Public Health Includes Prisoners

Between March 24 and April 2, 2020, detainees at the Laval Migrant Detention Centre engaged in a hunger strike demanding their release given the unique threat that the pandemic poses to incarcerated populations. People in prisons and detention centres are at a high risk of contracting and spreading COVID-19 due in part to poor healthcare, inadequate sanitation, and a high concentration of people.

As of Saturday, April 4, some prisoners have been released, but 20 remain in the facility as the Canada Border Services Agency requires each detainee to go through individual detention hearings before being released.

In a petition shared by Solidarity Across Borders (SAB) – a migrant justice organization based in Montreal – detainees stated that “in the detention centre we are in a confined space, every day we see the arrival of people, of immigrants, from everywhere, who have had no medical appointment nor any test to determine whether they are potential carriers of the virus. There is also the presence of security staff who are in contact with the external world every day and also have not had any testing.”

Prisons and jails violate all measures suggested by medical professionals to reduce exposure to the virus, as they entail large gatherings and living in close proximity to one another. Further, because of unavoidable close contact and poor access to health care,” detainees “already face higher levels of risk of infection,” making them more susceptible to health issues including, but not limited, to COVID-19. Lucie Lemonde, a representative of the Ligue des droits et libertés – a Quebec-based non-profit formed to uphold the principles of the Universal Declaration of Human Rights – also reported that there is a lack of personal protective equipment and soap in Quebec jails. This, along with the over-occupation of cells, puts these facilities in further violation of health and safety measures. These failures put incarcerated people at an extremely high risk of contracting COVID-19, adding to the already life-threatening consequences of incarceration.

Contact with guards and other employees who move in and out of detention centers also puts detainees at risk. On March 27, an employee who works directly with incarcerated people at the Hamilton-Wentworth Detention Centre in Hamilton, Ontario tested positive for COVID-19. This resulted in the exposure of approximately 560 incarcerated people to the virus, who have no ability to self-isolate or take preventative measures themselves. Meanwhile, the Centre’s employees have the ability to take time off, leave the facility, and self-isolate – incarcerated people do not. We cannot allow those in positions of authority to further abuse their power and put the most vulnerable at risk of contracting a potentially fatal virus.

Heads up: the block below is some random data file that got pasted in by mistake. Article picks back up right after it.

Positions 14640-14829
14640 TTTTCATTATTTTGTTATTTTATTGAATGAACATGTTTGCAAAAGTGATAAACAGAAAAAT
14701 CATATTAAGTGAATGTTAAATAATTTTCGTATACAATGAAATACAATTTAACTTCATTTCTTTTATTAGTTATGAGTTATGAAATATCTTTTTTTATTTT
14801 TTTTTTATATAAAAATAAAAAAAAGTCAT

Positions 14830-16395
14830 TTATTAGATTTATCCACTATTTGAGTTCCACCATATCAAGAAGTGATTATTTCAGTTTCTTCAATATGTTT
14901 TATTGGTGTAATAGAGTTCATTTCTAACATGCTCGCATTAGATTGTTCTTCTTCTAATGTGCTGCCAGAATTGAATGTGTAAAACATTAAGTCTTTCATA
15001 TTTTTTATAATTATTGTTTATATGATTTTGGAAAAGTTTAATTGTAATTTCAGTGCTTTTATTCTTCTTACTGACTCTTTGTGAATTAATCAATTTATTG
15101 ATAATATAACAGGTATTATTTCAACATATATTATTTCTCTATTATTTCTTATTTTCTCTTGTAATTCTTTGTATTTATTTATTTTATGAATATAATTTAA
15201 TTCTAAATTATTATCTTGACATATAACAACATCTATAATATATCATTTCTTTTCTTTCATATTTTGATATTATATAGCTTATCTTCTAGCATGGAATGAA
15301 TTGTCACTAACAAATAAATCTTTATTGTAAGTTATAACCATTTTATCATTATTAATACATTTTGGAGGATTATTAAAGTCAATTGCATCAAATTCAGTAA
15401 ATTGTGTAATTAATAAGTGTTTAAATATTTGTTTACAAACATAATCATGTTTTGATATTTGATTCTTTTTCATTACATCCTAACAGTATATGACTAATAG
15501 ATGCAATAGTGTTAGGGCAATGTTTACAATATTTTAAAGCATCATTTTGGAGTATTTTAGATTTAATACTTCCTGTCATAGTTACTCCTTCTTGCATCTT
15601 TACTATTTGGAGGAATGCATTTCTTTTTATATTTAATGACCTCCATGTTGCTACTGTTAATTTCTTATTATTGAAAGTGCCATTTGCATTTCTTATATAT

In the case of the Laval migrant prison, the few who are being released are not being given adequate resources to transition into life in Montreal. According to SAB, one detainee was given a bus ticket and made to leave without any chance to access a phone to call the friends that he had arranged to stay with. Furthermore, he was told that he is unable to access official housing for refugees. For those who do not have connections in the city, a release from the facility without support is inhumane.

As they themselves demand, all detainees from the Laval migrant prison must be released immediately. While we recognize that the true solution to these problems is the abolishment of prisons and the prison industrial complex, there is an immediate need to protect detainees given the current situation. Public health must include everyone. We demand that the federal government provide assistance to individuals who are released. It is not enough to release incarcerated individuals – we must ensure that they have secure housing and food, as well as resources to support their integration into communities.

Individuals who want to support the detainees of the Laval Migrant Detention Centre can raise awareness by sharing and echoing their demands on social media. SAB is also asking individuals to create posters and banners and display them online or from their property, which they will add to their gallery of support.

The government must not remain silent on this issue. You can contact Federal Minister of Public Safety Bill Blair, who is directly responsible for these conditions, at bill.blair@parl.gc.ca. In your message, SAB asks you to use the following template:

“I am appalled that the government continues to flout its own public health recommendations when it comes to detention facilities, even as guards and prisoners test positive across the country. It is incredible that men detained in the Laval Immigration Holding Centre had to go on a hunger strike to pressure Public Safety Minister Bill Blair to take action. 

Migrant detainees and prisoners remain at an extremely high risk of contracting COVID-19. At least one employee at the Toronto Immigration Holding Centre has already contracted the virus. Minister Blair has not responded to the widespread call for immediate, collective release. The Canadian Border Services Agency (CBSA) is instead slowly releasing migrant detainees through hearings. This is a wholly inadequate response to this urgent crisis.

All detainees, whether in Laval or in other cities, in prisons or in detention centres, must be released immediately with adequate, safe housing ensured.”